Mashpee High School, Mashpee, Massachusetts
D-Wayne Johnson, Kasey Sheenhan, Katie Nelson
Students from Mashpee High School have been studying water quality of local rivers for a number of years. In the past, the primary focus was on two rivers that flow through the town: the Quashnet River, and Quaker Run. This school year (2006-07) the Mashpee River was added as the third watershed of interest. Each of three Earth Science classes adopted and studied one of the rivers. Students sampled each stream at headwaters and lower reaches for: macroinvertebrates, water chemistry (temperature, pH, dissolved oxygen, nitrates, and turbidity) and stream flow (velocity and volume). Data were analyzed, and PowerPoint presentations were generated. Students and instructors then identified one presentation from each class to represent findings in a workshop hosted by Bridgewater State College’s Watershed Access Lab (WAL). The select PowerPoint presentations are available for viewing through the WAL.
Several interesting results emerged from the three studies. First, when considering the macroinvertebrate data, only the Mashpee River supported sufficient numbers of sensitive species to produce biological indices typical of a healthy, resilient river system. Additionally, the Mashpee River supported the highest relative abundance of water quality sensitive macroinvertebrates. The Mashpee is the only river of the three that, along the reaches sampled, is not used for cranberry production, and does not have an active turf management program associated with a golf course adjacent to its banks. Another interesting finding is that all three rivers had nitrate concentrations below the 5 ppm threshold identified by the Cape Cod Commission as problematic for water bodies of the Cape. Additional and more concentrated research will help us understand the significance of those early observations.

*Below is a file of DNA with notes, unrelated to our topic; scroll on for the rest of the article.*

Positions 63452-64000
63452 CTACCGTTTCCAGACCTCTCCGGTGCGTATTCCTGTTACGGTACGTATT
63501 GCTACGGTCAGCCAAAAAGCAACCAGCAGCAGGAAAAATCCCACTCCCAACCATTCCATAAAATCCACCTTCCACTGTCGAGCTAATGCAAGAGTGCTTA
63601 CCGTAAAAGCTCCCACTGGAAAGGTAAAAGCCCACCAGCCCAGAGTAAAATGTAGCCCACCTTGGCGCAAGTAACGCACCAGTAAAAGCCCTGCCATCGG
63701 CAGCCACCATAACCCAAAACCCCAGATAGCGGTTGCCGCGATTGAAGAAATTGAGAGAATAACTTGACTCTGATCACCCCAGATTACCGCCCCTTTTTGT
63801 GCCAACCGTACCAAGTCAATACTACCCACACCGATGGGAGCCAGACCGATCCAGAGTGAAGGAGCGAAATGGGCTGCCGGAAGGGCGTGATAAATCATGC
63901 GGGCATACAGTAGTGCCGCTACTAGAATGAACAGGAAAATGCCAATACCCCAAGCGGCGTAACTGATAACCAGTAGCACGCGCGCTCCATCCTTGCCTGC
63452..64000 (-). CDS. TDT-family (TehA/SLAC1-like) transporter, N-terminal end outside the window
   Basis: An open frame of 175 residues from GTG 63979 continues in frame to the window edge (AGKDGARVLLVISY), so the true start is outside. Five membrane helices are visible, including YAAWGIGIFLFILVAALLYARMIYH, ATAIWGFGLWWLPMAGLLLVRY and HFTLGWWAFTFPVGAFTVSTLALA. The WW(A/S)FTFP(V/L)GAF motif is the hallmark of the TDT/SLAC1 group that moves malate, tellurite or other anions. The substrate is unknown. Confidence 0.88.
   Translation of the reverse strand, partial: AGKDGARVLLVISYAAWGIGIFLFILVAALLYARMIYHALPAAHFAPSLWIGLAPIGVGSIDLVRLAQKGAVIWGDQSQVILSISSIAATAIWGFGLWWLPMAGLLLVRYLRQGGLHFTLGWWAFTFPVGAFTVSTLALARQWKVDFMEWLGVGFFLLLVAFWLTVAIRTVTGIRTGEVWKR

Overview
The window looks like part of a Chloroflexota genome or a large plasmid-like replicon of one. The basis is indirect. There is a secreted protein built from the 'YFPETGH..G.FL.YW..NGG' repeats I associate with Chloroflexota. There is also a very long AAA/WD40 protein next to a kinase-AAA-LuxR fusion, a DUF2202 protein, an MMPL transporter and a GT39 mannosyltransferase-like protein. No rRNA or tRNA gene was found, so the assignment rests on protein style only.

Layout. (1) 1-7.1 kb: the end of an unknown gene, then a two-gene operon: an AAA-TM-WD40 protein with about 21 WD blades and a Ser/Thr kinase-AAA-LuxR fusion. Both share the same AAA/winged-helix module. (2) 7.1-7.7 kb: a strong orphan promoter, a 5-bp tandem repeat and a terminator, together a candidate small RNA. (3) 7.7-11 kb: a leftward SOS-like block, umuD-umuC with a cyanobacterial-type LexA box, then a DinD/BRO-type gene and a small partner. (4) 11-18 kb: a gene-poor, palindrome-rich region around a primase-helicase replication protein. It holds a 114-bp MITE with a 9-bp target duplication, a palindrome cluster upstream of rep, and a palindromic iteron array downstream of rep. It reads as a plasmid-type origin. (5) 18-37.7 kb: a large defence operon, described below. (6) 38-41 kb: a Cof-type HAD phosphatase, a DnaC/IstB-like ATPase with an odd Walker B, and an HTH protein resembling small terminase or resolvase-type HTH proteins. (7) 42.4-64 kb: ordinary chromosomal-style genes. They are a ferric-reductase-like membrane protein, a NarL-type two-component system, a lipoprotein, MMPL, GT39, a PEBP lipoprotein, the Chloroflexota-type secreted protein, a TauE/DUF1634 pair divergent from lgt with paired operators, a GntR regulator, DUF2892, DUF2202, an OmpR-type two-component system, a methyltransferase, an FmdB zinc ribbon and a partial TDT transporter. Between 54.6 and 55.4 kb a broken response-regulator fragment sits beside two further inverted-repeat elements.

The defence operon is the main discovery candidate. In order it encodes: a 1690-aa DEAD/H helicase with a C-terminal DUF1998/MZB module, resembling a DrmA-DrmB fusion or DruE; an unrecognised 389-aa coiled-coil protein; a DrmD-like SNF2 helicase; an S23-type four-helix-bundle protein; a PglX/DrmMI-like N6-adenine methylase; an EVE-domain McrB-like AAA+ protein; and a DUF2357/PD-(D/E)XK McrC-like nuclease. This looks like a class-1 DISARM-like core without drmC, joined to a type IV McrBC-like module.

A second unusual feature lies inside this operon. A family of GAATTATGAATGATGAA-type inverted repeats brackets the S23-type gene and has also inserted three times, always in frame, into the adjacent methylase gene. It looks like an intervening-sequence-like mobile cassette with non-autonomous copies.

Mashpee High School, Mashpee, Massachusetts (2006). Quashnet River Survey. In Watershed Access Lab Projects. Project 53.
Available at: https://vc.bridgew.edu/wal_projects/53
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